Sir Julian King, commissioner for the Security Union, European Commission, told delegates at the Forum International de la Cybersecurite this week how 2017 was the year that many finally became aware of cyber-security due to the huge attacks which were able to proliferate fast and overcome borders - with WannaCry in particular. He added (in French, hence quotes below are translations) that it is expected there will be 50 billion connected devices by 2020, and noted how we are increasingly seeing cyber-attacks from state actors - attacks on platforms, dissemination of terrorist messages and fake information.
“No one is free from these threats. It's now an emergency situation,” he told delegates, going on to explain how the creation of a single market depends on the trust of consumers. “We need to invest more in cyber-security as more challenges are faced, where rules are still to be defined. We can define our own European way and turn challenges into opportunities. But we need to act and strengthen our defences now; new measures have been taken. A new strategic approach was launched in November last year to improve resilience, accountability and traceability and increase cooperation - public/private, technological, operational and defence.”
King then referred to the EU NIS directive - (on information and network systems) which he described as, “The first pillar of European action, to be finalised by the end of May and implemented by December."
It will, “Harmonise preparedness levels by (EU) members and exchange information. Then in September we see establishment of a new agency for Europe on Cyber Security - to give better support to member states as not all are at same level of cyber-security. It will better structure collaboration between states and provide assistance to those who need it most.”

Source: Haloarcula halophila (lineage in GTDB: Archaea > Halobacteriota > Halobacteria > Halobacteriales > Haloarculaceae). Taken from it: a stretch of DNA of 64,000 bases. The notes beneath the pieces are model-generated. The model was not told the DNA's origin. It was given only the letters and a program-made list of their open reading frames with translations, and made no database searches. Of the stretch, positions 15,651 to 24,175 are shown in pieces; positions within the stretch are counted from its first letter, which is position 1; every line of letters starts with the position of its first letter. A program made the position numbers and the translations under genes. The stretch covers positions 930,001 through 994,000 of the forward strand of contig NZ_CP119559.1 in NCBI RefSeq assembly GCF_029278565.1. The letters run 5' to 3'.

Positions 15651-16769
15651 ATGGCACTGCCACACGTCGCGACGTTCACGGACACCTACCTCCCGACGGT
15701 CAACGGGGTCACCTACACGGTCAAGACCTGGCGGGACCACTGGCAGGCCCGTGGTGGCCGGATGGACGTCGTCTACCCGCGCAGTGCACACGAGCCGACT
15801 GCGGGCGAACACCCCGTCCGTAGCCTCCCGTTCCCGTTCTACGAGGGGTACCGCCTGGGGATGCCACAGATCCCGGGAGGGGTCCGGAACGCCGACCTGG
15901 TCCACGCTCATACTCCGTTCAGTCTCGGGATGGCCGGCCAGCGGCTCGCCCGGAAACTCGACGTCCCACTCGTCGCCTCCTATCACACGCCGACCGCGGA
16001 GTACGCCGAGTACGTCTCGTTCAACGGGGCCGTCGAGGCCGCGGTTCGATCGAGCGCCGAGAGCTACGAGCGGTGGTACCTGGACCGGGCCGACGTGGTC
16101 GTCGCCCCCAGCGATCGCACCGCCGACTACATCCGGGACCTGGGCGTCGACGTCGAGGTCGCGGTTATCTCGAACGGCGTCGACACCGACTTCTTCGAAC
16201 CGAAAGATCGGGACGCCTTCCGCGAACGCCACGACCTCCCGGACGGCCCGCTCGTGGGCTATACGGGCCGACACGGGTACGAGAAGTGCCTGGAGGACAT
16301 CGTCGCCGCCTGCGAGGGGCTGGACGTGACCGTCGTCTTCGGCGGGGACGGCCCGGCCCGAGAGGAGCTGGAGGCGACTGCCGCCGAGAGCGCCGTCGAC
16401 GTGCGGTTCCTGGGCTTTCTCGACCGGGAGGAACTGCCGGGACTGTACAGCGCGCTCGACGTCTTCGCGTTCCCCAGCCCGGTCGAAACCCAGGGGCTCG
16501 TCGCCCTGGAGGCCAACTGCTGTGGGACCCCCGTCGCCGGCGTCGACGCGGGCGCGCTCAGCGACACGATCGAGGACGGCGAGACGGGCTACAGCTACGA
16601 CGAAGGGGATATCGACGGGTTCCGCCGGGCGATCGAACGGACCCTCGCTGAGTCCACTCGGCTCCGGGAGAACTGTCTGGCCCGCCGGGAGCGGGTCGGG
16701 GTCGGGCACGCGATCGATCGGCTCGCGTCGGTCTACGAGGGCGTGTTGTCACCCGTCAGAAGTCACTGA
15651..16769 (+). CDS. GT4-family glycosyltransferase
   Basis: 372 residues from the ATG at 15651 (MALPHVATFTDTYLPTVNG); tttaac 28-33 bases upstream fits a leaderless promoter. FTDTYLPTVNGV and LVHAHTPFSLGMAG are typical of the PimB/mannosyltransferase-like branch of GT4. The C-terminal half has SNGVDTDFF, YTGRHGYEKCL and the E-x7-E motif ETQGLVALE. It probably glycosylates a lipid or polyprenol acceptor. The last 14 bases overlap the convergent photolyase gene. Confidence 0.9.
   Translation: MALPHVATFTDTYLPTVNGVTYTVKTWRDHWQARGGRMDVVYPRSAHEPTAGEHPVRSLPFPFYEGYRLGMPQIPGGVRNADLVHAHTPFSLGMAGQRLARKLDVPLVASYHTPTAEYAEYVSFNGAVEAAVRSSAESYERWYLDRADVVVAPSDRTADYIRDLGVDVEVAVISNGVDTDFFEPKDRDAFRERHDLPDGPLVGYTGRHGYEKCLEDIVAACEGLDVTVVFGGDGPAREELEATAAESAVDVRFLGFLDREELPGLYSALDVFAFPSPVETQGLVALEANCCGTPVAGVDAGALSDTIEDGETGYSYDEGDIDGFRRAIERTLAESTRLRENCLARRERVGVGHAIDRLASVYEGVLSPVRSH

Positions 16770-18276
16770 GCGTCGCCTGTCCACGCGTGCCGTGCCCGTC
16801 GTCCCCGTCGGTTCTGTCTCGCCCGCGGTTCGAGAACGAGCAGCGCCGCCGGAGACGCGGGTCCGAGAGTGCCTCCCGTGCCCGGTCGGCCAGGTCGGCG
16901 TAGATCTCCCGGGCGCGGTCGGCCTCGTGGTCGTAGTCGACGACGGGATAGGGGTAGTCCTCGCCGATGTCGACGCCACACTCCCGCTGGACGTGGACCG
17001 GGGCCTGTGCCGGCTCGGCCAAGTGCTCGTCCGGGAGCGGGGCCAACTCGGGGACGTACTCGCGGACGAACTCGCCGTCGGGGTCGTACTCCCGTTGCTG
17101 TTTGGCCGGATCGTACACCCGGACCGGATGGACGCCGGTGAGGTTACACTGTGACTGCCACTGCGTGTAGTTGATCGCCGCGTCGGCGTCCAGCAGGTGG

Other aims include ensuring uniformity of approach through certification, with agreed European processes, products, etc so that a certificate issued in one state will be recognised in all states, ensuring the reliability of EU partners, and it could even be provided outside the EU. “It needs to be the best model, based on what has already been achieved in France, leveraging existing certification schemes, but it should take a pan-European dimension,” he added.
To build resilience, guidelines must be drawn up regarding how to cope with large scale cyber-attacks. We need to strengthen R&D on cyber security and to help this there should be public/private investments of €2 billion in the EU by 2020.”
The European centre will also encompass legal approaches to cyber crime, to equalise the fight, allow use of electronic evidence from outside EU, and provide more robust deterrents at an EU level. Political and diplomatic remedies should also be pursued, with a strategic framework for cyber-attacks developed EU wide.
Economic sanctions and international cooperation should also be considered with the EU commission looking at hybrid threats and how it can cooperate with like-minded bodies such as the EU, Nato, UN, and OECD working together.
“Regulations should and must play key role, and we must get people to abide by regulations; we all need to deploy our own cyber-protection, implement this new legislation and upgrade our cyber protection,for ourselves and our clients.”
While the theft of data is very detrimental to companies and societies, we are also now faced with disinformation online with the advent of fake news. King described this as, “A new vector to destabilise our democracies from inside, questioning our values, free expression, pluralism and debate. And there is dissemination of messages leading to instigate terrorism.”
To fight against fake news, King said that we need to better prepare our citizens and show zero tolerance against cyber-terrorism by taking all measures necessary.
King concluded: “Only by working together can we face these threats.”